Atomic Bomb - Hiroshima and Nagasaki

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  • Topic: Atomic bombings of Hiroshima and Nagasaki, World War II, Nuclear weapon
  • Pages : 4 (1498 words )
  • Download(s) : 450
  • Published : August 11, 2010
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“The atomic bombing of Hiroshima and Nagasaki was a necessary evil to end the Second World War.” To what extent do you agree with the statement? Explain your answer.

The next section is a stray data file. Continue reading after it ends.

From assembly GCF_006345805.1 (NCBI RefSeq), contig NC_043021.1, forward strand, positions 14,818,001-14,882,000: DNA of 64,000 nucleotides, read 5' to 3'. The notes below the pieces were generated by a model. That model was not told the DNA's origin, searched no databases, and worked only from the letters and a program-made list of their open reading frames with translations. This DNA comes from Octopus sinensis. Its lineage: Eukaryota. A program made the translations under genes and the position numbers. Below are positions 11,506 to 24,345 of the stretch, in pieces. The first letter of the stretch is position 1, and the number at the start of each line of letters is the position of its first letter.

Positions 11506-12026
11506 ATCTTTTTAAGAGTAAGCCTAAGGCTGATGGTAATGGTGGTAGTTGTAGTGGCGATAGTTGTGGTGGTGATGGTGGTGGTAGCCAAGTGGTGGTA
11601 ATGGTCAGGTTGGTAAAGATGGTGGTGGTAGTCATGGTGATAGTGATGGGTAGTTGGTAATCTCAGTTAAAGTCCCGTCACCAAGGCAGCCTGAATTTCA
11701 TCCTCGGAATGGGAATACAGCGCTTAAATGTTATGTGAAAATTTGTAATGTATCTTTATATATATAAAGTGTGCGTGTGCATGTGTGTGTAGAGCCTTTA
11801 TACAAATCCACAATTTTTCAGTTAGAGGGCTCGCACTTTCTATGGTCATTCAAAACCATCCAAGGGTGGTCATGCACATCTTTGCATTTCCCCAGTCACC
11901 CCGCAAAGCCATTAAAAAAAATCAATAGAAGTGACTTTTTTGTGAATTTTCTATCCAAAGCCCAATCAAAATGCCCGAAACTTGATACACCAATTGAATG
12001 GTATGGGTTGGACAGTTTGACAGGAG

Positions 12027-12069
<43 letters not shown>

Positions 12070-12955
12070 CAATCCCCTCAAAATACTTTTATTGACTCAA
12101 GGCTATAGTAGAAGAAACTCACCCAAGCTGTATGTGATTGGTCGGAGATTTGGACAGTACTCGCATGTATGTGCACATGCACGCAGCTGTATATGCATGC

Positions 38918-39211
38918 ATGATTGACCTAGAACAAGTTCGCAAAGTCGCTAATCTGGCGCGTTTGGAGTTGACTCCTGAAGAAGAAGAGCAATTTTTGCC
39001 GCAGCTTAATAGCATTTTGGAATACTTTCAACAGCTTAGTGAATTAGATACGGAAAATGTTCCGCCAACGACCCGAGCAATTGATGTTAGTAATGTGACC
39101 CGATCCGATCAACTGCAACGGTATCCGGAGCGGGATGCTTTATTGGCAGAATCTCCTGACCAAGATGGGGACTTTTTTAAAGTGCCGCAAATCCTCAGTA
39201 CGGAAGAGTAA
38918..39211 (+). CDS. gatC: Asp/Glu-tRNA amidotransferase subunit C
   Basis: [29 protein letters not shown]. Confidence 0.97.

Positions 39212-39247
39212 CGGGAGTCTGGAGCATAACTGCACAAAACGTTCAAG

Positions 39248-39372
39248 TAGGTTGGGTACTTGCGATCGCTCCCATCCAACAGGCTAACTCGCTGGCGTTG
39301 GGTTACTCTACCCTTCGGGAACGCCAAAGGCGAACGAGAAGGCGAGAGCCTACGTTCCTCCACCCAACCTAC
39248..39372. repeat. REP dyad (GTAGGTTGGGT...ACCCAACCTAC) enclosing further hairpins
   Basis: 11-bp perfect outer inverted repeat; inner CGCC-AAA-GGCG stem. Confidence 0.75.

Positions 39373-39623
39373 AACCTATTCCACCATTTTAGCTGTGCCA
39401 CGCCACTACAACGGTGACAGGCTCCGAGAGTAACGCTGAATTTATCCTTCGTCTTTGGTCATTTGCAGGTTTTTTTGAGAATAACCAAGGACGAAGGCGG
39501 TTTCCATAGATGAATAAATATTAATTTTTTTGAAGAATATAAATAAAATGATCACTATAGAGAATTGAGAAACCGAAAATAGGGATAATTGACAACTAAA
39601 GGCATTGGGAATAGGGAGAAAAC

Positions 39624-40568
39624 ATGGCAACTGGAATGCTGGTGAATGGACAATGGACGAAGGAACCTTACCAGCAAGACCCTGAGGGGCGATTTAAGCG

I agree with the statement to a large extent. World War II is known for acts of heroism on both sides, as well as controversial decisions. One major event that has long been debated was the use of atomic bombs on Hiroshima and Nagasaki. The political landscape before the bomb was dropped prevented a Japanese surrender. The war would have taken much longer had an invasion been attempted. An invasion would have cost more lives for both sides than the bombings. The Allies were justified in dropping atomic bombs on Hiroshima and Nagasaki. I agree with the statement as the bombing was the most viable way to force the Japanese to surrender. The Allied offer of the Potsdam Conference on July 26, 1945 stipulated that the war would end only when the Japanese surrendered and gave up Emperor Hirohito. This offer was completely unacceptable to the Japanese, who, at the time, regarded their emperor as a god. President Harry S Truman was in a situation where he could not change the terms of the offer, because the American citizens wanted Hirohito imprisoned, if not executed. Changing the terms of the offer would also be regarded as a sign of weakness on the Americans' part, which was unacceptable during a time of war. Thus, dropping the atomic bomb could cause the Japanese to surrender without having the Americans to change the terms. However, it is considered as a war crime and an immoral act against humanity to drop the atomic bombs onto Hiroshima and Nagasaki. Even scientists who worked on the bomb were against using it and said: “If the U.S. were the first to release this new means of indiscriminate destruction upon mankind, she would sacrifice public support throughout the world, precipitate the race for armaments, and prejudice the possibility of reaching an international agreement on the future control...
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